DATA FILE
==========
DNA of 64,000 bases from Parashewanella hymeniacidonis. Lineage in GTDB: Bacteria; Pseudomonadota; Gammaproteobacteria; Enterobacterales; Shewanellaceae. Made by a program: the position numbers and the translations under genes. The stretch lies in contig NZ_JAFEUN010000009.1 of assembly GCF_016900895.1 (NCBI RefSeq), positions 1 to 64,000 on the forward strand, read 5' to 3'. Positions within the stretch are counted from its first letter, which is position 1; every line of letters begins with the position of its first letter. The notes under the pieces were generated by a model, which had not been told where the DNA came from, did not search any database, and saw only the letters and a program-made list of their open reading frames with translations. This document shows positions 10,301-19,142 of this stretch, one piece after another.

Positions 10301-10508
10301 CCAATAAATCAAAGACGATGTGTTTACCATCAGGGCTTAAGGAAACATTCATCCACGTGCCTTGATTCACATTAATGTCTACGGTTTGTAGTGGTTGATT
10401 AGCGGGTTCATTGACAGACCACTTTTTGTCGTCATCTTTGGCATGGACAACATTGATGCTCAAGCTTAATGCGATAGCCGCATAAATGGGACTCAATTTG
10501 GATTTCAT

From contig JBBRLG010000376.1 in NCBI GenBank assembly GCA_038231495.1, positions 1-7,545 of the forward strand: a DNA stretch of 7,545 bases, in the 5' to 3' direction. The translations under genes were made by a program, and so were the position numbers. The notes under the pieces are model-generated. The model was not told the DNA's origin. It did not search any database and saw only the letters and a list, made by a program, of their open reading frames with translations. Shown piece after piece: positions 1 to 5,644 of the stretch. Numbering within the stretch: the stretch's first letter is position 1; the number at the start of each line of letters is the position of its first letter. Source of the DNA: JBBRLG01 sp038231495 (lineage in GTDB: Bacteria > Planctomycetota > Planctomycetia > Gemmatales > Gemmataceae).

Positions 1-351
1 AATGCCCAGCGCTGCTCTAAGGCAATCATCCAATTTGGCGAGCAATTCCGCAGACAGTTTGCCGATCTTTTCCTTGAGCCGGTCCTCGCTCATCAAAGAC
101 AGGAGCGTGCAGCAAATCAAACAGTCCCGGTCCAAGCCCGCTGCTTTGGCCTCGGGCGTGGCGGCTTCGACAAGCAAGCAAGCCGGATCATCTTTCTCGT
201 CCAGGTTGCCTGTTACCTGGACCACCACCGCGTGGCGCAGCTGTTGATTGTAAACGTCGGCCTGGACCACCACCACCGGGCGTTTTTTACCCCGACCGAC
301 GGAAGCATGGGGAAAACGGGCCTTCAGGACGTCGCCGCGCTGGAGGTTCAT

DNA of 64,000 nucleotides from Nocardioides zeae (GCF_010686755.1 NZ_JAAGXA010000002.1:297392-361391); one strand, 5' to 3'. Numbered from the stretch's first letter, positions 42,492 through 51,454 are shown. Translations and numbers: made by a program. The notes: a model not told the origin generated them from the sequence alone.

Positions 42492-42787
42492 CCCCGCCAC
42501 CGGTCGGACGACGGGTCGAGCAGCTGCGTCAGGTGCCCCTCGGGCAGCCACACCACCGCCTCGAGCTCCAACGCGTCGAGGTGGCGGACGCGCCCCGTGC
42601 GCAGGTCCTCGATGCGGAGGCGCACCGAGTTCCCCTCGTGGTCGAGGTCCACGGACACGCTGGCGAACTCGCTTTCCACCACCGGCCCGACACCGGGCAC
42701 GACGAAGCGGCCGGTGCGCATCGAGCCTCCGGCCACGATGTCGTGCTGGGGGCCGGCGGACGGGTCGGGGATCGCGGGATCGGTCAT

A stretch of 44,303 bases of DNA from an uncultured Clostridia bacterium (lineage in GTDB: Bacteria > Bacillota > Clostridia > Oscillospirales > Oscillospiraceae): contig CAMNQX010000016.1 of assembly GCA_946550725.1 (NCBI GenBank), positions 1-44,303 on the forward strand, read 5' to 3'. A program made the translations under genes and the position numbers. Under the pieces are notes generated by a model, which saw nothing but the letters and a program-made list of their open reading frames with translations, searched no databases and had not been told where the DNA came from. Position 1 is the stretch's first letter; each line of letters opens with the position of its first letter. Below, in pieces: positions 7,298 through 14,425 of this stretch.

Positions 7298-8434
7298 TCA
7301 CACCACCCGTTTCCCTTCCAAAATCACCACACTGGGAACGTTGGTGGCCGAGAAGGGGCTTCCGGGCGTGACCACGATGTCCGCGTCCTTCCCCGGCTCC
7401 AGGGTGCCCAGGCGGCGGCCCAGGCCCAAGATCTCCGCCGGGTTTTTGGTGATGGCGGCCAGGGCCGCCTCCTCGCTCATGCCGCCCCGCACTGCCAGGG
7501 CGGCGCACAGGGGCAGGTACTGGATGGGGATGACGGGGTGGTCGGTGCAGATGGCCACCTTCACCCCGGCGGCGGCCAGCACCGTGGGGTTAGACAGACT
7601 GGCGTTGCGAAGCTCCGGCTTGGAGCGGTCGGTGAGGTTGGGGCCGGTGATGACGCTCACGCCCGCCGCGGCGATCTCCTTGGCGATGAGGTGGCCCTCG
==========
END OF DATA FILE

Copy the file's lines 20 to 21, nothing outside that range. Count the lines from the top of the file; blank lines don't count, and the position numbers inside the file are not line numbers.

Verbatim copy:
7298 TCA
7301 CACCACCCGTTTCCCTTCCAAAATCACCACACTGGGAACGTTGGTGGCCGAGAAGGGGCTTCCGGGCGTGACCACGATGTCCGCGTCCTTCCCCGGCTCC